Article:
Haunted house movies are probably one of the leading staples of horror stories and films outside of the masked killer. How many times has someone written about the dark and dreary old house that everyone avoids? Hundreds of times? Thousands? Heck, if we count all the variations (the deserted mansion, the abandoned hospital, the creaky old school, the ghost ship, the ghost train, the dark spaceship (yes Alien and Event Horizon are haunted house movies)) there might even be millions. Haunted buildings are versatile because there are several accepted and established rules for what a possessed or haunted place can do to the people who are hapless enough to wander inside. Perhaps too, that is why haunted houses are almost a constant in horror stories and films for children. It is very easy to write a scary (but not life-threatening) situation that features kids who are menaced by the ghosts of a building. Ghosts, beyond being able to knock things over and possess objects and people, are usually understood to to be dangerous. Indeed, stories where ghosts have the ability to rip people to shreds tend to be harder to believe and require greater explanation behind their power. There is one horror film for children, however, which finds a way to make a haunted house dangerous and life-threatening by giving the ghost possession of the house rather than simply the ability to appear inside. It mixes horror movie thrills with light and witty humor to create a tale that is sure to thrill and entertain older children who are looking for a meatier film than the usual Halloween fare for children. Now let's cross to the other side of the street and take a look inside the house that everyone tries to avoid...the Monster House.
DJ Walters has developed an unhealthy obsession with his elderly neighbor Mr. Nebbercracker. It seems that Nebbercracker is a mean old man who terrorizes the child population of DJ's street by taking any and all toys and belongings that happen to end up on his lawn. The day before Halloween, when DJ's parents take a trip out of town, his friend Chowder accidentally knocks his new basketball into Nebbercracker's lawn. When DJ tries to get it back for him, Nebbercracker comes rushing out of the house and shakes DJ screaming "Do you want to die?". Suddenly, Nebbercracker keels over from a heart attack and is taken away by an ambulance. After being put to bed by his babysitter, Zee, DJ begins recieving calls from Nebbercracker's house. He asks Chowder to help him investigate the house and, following a ding-dong-ditch, attempt by Chowder, the house springs to life and tries to eat them. Following that, Chowder and DJ stay up all night trying to catch the house in action and manage to save Jenny Bennett, a girl going door to door to sell candy. Together, the three kids decide that they must stop the house before Trick or Treat that evening or otherwise "It's going to be a bloodbath".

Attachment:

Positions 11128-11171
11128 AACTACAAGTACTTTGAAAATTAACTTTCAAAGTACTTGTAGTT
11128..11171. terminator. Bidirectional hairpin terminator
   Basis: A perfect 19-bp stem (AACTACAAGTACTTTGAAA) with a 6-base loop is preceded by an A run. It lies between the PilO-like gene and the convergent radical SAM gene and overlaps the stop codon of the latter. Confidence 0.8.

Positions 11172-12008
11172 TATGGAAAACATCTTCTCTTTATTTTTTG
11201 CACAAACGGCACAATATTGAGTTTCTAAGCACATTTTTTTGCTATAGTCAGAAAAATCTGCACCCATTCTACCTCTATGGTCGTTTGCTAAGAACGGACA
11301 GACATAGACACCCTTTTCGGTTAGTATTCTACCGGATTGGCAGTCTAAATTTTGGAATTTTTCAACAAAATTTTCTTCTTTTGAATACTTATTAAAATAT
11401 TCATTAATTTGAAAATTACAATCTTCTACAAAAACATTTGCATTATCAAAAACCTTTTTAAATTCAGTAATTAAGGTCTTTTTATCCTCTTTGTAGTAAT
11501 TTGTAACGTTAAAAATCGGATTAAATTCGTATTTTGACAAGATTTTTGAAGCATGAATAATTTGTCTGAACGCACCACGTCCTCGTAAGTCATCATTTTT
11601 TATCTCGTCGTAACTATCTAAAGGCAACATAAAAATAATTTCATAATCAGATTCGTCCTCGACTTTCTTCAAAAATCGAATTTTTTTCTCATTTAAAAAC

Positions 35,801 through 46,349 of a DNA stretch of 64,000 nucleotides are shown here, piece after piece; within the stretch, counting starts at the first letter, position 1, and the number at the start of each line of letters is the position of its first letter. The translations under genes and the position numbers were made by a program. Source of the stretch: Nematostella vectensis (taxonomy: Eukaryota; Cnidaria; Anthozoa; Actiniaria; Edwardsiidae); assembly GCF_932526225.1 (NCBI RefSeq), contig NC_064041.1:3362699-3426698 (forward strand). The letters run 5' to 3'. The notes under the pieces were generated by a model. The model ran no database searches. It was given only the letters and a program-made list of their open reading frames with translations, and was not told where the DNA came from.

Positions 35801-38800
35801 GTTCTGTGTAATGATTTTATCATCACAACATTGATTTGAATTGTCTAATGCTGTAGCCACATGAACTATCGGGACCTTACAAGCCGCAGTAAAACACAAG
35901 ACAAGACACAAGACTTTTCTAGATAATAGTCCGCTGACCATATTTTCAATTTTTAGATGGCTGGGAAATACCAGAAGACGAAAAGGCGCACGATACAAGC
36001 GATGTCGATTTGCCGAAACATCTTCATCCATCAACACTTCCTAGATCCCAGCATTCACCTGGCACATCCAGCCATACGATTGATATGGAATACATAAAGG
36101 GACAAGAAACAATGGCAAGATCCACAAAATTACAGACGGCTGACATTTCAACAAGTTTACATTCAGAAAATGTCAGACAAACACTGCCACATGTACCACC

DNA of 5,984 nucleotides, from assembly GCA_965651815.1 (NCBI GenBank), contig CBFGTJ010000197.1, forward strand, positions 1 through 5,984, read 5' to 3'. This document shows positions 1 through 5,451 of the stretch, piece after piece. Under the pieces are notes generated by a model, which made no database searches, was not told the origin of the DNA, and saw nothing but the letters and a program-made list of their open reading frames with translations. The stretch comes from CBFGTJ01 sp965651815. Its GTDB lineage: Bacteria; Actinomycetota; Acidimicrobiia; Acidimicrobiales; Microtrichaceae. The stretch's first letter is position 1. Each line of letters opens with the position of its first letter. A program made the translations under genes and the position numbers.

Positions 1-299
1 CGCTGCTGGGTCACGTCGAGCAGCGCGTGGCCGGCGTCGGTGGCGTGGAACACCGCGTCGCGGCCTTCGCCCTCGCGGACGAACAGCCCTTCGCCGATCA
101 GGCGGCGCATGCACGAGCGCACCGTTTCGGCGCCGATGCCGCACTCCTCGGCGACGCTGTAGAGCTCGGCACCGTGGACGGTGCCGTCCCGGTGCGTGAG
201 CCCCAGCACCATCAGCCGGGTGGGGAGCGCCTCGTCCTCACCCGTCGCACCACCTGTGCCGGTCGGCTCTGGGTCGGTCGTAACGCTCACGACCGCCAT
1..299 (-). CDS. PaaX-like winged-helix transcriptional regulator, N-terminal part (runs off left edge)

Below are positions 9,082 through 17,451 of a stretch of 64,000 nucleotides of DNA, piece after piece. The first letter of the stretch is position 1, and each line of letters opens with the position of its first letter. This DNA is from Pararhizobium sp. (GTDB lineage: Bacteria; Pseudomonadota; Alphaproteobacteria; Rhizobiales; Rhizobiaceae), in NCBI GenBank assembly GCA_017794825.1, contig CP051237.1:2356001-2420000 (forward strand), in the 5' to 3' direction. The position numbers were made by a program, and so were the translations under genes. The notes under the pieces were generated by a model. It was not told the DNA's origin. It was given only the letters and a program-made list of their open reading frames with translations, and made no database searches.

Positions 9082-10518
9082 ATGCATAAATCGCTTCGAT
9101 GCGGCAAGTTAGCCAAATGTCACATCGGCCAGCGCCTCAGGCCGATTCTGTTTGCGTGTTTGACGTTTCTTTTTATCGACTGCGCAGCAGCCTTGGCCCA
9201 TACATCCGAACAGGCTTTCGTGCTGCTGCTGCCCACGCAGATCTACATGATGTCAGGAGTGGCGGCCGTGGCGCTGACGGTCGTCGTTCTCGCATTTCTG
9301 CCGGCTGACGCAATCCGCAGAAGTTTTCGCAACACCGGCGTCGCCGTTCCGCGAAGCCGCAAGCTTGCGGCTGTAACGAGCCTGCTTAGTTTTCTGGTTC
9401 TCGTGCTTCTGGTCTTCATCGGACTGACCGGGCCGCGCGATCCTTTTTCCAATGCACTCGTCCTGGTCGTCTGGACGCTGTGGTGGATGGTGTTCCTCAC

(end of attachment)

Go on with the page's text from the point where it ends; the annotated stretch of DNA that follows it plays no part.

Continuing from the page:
Monster House might very well be one of the best horror stories ever filmed for children. It has excellent suspense, a good cast of characters, and just enough action and humor to keep it from being too scary for anyone who isn't under 8. It might frighten younger viewers (who would probably be more comfortable with Ichabod and Mr. Toad or Casper) but it should have just enough of the macabre to keep those who are 'too old for that' interested. Make no mistake...this is a horror film. The comedy within is fairly light with the emphasis on the build of suspense and the attacks on the people who dare to approach the house. The film also has a decent mystery at it's core, as the children try to discover why the house is coming to life and terrorizing people now...and who it is that is making the house do what it does. This isn't going to scare anyone over the age of 12, but it will provide thrills and a good time for those post 'trick or treat' moments. Check it out, I think you'll enjoy it. And thus, we come to the end of Halloween week and my focus on "family friendly" Halloween films. Over the next few weeks you're likely to see more Fall-themed programing films here, focusing on those that take place around Thanksgiving. It's almost the holiday season folks? Are you ready? I know I'm not.